New York law protects the rights of parties to enter into agreements relating to their marital relations. See Domestic Relations Law §236(B)(3) ("An agreement by the parties, made before or during the marriage, shall be valid and enforceable in a matrimonial action…"). Duly executed separation agreements are generally valid and enforceable. Van Kipnis v. Van Kipnis, 11 N.Y.3d 573 (2008). When presented with legal challenges to marital agreements, our courts have recognized that there is a "strong public policy favoring individuals ordering and deciding their own interests through contractual arrangements." Bloomfield v. Bloomfield, 97 N.Y.2d 188, 193 (2001), quoting Matter of Greiff, 92 N.Y.2d 341, 344 (1998). "Judicial review is to be exercised circumspectly, sparingly and with a persisting view to the encouragement of parties settling their own differences…." Christian v. Christian, 42 N.Y2d 63, 71 (1977).
While the law has long favored marital agreements and seeks to uphold them (see DeCicicco v. Schweitzer, 221 N.Y. 431, 439 (1917)), marital agreements are not immune from the public policy considerations that engage the attention and oversight of the courts. See Matter of Greiff, 92 N.Y.2d at 345 (marital agreements are not insulated from "typical contract avoidances"). Courts have "thrown their cloak of protection" over marital agreements "to see to it that they are arrived at fairly and equitably, in a manner so as to be free from the taint of fraud and duress, and to set aside or refuse to enforce those born of and subsisting in inequity." Petracca v. Petracca, 101 A.D.2d 695, 699 (2d Dept. 2012) quoting Christian v. Christian, 42 N.Y.2d at 72.
Wife makes three arguments in support of her assertion that the Agreement is unenforceable: 1) the parties abandoned the Agreement; 2) the Agreement is the product of overreaching; and 3) she was fraudulently induced into signing it.
A sine qua non of a valid separation agreement is a separation of the parties. The separation must exist at the time of the agreement or follow immediately thereafter. LaMontagne v. LaMontagne, 239 A.D. 352 (1st Dept. 1933). As a matter of public policy, a separation agreement must merely recognize and not induce the break-up of a family unit. See Matter of Wilson, 50 N.Y.2d 59, 63 (1980); Tirrell v. Tirell, 232 N.Y.2d 224, 228-229 (1921). The law's insistence that the separation is a present or imminent fact removes any doubt that the agreement itself may cause or trigger a future separation.
Furthermore, in the absence of reliable indicia to the contrary, a failure to separate after the execution of a separation agreement constitutes an implied revocation of the agreement and the property dispositions contained therein. Matter of Wilson, 50 N.Y.2d 59, 66 (1980). This is because when marital property arrangements are made part of a separation agreement, the separation is considered the underlying raison d'etre for the dispositions.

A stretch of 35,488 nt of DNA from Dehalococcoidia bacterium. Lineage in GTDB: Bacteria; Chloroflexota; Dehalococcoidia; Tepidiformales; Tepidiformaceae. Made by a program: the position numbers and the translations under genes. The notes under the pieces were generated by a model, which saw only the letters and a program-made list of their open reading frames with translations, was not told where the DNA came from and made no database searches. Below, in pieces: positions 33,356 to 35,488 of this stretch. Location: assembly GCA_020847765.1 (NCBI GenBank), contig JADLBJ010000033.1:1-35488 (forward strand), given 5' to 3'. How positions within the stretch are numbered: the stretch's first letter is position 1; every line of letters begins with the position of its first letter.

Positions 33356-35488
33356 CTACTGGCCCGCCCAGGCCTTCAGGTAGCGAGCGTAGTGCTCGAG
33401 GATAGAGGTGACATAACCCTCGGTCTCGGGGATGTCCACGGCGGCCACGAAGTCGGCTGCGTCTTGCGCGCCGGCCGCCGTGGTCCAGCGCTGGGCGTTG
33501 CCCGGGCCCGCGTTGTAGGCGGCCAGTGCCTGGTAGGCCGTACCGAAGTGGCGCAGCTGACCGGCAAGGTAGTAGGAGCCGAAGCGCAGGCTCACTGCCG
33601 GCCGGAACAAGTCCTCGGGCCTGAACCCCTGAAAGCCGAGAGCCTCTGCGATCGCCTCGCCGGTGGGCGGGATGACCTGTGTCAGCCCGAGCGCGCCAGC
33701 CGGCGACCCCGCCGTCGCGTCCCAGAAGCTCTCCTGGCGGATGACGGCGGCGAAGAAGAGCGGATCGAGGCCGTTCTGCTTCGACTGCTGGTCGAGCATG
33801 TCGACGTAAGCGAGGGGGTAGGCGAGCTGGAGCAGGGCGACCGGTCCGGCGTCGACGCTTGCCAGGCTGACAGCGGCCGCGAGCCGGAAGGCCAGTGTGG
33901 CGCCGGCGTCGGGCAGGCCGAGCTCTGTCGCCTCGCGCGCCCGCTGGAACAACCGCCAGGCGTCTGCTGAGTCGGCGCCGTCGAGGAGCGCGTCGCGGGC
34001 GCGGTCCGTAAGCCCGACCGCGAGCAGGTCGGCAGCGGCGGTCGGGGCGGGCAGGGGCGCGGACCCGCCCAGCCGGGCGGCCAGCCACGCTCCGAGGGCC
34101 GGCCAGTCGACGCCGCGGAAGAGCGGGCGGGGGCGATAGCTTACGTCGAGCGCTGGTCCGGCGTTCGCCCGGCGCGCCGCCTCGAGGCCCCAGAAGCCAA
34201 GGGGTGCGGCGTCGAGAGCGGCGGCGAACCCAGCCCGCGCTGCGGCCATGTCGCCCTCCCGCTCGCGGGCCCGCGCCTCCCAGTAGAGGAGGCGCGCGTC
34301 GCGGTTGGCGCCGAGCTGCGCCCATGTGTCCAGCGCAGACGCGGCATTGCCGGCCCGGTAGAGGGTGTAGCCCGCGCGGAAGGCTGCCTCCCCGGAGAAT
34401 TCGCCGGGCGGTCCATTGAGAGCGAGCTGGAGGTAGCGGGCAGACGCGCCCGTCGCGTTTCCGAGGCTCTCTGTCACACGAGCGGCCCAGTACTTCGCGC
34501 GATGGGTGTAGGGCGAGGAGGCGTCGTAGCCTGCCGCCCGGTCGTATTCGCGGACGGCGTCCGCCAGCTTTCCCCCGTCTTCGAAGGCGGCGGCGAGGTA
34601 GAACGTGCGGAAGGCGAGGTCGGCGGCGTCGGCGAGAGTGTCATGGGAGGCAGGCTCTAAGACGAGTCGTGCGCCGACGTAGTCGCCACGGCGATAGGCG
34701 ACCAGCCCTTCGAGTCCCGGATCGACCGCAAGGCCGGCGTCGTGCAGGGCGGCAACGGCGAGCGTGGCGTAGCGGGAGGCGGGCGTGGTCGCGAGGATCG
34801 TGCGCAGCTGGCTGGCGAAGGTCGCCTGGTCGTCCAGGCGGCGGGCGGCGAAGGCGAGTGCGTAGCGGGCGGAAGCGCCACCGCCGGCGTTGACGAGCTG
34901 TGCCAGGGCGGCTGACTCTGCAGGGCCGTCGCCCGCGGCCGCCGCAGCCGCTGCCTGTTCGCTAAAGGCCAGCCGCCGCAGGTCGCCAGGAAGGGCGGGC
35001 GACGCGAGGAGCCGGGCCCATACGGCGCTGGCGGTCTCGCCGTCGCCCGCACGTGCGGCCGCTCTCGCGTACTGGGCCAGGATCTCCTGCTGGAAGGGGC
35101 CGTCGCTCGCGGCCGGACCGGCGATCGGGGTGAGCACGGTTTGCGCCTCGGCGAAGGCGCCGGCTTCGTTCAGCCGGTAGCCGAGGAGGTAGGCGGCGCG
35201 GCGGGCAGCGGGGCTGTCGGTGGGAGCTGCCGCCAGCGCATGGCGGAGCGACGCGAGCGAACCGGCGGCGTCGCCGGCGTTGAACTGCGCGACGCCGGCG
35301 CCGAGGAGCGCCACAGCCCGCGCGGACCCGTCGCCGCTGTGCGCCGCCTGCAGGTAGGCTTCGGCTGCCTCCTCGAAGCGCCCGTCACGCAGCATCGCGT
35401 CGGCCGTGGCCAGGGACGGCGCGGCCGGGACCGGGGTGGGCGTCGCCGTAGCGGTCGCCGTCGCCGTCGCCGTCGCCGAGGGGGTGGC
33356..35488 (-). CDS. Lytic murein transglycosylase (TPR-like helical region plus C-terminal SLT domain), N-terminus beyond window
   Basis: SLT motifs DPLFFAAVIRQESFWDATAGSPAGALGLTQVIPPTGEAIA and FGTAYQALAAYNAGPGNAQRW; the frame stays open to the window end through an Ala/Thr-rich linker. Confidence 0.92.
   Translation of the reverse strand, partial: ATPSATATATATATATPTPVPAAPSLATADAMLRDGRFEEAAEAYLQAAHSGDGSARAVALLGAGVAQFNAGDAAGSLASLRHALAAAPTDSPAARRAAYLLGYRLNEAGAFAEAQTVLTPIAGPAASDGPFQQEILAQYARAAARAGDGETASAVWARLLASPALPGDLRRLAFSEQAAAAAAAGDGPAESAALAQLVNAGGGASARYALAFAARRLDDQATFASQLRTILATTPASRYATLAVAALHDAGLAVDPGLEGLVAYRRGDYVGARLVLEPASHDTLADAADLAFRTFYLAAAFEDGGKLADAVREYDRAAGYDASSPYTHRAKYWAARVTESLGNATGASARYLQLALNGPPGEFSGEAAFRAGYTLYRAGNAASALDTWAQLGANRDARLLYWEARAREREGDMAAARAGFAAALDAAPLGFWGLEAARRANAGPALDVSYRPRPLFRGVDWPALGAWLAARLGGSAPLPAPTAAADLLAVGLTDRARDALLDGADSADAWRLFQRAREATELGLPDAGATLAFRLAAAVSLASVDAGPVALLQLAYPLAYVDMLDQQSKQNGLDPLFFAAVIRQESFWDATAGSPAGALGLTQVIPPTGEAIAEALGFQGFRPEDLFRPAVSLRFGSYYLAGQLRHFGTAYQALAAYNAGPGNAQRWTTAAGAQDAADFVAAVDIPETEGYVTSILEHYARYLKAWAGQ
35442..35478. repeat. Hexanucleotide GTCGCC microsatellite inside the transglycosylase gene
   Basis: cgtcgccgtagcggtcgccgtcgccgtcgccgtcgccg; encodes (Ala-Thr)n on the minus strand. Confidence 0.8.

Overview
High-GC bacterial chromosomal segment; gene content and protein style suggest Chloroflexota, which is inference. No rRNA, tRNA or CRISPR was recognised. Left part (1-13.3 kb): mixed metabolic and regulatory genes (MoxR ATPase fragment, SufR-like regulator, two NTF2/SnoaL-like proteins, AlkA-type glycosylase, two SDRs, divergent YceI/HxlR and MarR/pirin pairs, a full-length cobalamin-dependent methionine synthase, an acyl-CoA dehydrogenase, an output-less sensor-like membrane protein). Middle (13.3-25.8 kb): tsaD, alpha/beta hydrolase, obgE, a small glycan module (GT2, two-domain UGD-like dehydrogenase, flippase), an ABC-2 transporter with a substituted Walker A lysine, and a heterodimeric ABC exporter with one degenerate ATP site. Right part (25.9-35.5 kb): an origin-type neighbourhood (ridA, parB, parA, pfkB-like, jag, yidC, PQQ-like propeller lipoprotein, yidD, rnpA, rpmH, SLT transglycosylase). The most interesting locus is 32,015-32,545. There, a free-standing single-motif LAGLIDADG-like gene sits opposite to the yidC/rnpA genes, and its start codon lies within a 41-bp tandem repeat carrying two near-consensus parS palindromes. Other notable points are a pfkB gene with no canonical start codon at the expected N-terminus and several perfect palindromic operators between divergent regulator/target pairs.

Here, Wife argues that the parties' relationship before and after the Agreement was signed remained substantially similar — thus demonstrating an abandonment of the Agreement. Since the parties continued to conduct themselves as a married couple after the execution of the Agreement, Wife asserts, "it may be deemed a resumption of the marital relationship evincing an intent to abandon the agreement." Defendant's Post-Trial Memorandum, p.1. See Rosner v. Rosner, 66 A.D.3d 983 (2d Dept. 2009).
But the facts are to the contrary. After the parties executed the Agreement, Wife moved out of the marital bedroom. The parties never again engaged in sexual relations. When the parties thereafter went on a vacation to Universal Studios with their child they slept in separate bedrooms. In 2009 and years prior, the parties filed their taxes jointly; in 2010 and 2011, after the execution of the Agreement, the parties filed individual tax returns. Four months after the Agreement was signed, Husband did not go to Wife's 50th birthday party. Wife did not attend Husband's father's 95th birthday party, the wake following Husband's father's death or the weddings of Husband's cousin or nephew. The family stopped sharing meals. Husband and Wife threw separate high school graduation parties for their son. The parties purposely waited until shortly before their son graduated high school to inform him of their separation and to file a
divorce complaint, but they each told their siblings, parents and certain friends of their separation shortly after the Agreement was signed.